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Is there a built-in dict subclass in the Python standard library that keeps the keys in their order, so that items() or keys() return in the order of keys (I mean not the order of insertion (which OrderedDict would do), but the actual relative order of the keys to each other). The equivalent for arrays would be a priority queue, but I haven't heard of anything like this for dicts.

  • You mean dictionary sorted using keys? – bigbounty Jul 15 at 23:33
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    you mean sorted order? No, there is no built-in container that does that. However, there is a pretty good library, sortedcontainers which provides various drop-in replacements for built-in types that maintain sorted order. Apparently, it is very efficient, and a pure python implementation to boot! – juanpa.arrivillaga Jul 15 at 23:35
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    There is no such built-in class, but see grantjenks.com/docs/sortedcontainers/sorteddict.html – Selcuk Jul 15 at 23:35
  • Thanks, @juanpa.arrivillaga and Selcuk - I'll check out those links. – orange Jul 15 at 23:48
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Noticed that I missed the part of the question that says "keep it sorted". Some mentions from comments on the original question point to grantjenks.com/docs/sortedcontainers/sorteddict.html that looks good.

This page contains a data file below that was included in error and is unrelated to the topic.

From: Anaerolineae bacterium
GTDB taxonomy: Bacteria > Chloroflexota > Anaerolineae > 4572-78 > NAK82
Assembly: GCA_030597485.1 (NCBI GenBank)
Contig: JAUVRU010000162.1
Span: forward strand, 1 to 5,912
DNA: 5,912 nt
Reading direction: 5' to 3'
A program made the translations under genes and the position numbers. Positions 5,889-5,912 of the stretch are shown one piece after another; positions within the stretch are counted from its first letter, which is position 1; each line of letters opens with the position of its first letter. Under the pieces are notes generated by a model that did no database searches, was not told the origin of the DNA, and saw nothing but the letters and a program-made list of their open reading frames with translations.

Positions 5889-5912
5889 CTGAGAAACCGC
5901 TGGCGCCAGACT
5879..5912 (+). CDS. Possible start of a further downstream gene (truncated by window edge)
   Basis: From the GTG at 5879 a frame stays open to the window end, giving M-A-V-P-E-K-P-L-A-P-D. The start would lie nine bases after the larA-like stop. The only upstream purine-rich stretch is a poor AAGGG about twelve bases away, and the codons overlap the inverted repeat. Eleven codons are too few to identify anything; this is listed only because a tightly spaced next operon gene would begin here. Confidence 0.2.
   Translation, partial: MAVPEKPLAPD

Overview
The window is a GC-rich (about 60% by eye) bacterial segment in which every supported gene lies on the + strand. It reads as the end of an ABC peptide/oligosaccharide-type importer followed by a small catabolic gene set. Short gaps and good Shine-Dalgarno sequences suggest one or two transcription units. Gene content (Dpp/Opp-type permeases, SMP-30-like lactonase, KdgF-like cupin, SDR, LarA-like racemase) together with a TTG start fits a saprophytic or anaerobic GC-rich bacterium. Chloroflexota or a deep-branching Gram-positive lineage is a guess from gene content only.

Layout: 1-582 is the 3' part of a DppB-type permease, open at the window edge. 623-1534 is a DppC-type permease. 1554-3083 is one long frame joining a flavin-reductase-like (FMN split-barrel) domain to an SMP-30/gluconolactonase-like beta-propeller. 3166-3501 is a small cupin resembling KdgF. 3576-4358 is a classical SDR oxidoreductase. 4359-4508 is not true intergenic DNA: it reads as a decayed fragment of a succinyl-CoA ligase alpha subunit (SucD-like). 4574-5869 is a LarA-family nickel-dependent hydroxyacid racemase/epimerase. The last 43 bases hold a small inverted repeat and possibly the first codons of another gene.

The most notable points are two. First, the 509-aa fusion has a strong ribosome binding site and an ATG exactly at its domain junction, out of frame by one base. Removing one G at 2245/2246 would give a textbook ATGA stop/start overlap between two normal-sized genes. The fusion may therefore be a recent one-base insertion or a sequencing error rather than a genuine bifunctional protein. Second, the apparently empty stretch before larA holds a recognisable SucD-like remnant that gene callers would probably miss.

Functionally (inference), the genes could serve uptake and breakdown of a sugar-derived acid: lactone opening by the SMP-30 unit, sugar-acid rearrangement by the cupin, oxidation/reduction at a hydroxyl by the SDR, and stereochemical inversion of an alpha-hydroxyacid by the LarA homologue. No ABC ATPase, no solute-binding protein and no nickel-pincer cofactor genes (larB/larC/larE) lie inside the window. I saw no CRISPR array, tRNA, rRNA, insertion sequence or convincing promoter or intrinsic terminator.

If there is no need to "keep sorted" the following helps.


This will do the trick:

sorted(my_dict.items())

For example:

for key, value in sorted(my_dict.items()):
    print(key)

** update based on the comments **

If you want to return a dictionary with the sorted order (and guarantee it):

sorted_dict = OrderedDict(sorted(my_dict.items()))
| improve this answer | |
  • This will return a sorted list of tuples, not a sorted dictionary like the OP asks for. – Selcuk Jul 15 at 23:36
  • From what I understand, the order of the dictionary should not matter until you want to use the data, that you can unpack that way. If you need to keep the order static you have to use OrderdDict and manage the sort. – luigibertaco Jul 15 at 23:38
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By default, no dict keys are not sorted because of the properties of a dict object.

Try:

a = {'c': 'd', 'a': 'b', 'e': 'f'}

print(a.keys())
print(sorted(a.keys()))

And you can get the keys as a sorted list.

| improve this answer | |
  • This will sort the keys only, not the pair key/value – luigibertaco Jul 15 at 23:35
  • you said items or keys? – thekid77777 Jul 15 at 23:36
  • I'm only interested in the keys, so that works. I'd rather have a solution that doesn't need to be sorted, but which keeps track of the sorting while adding key/values. – orange Jul 15 at 23:45

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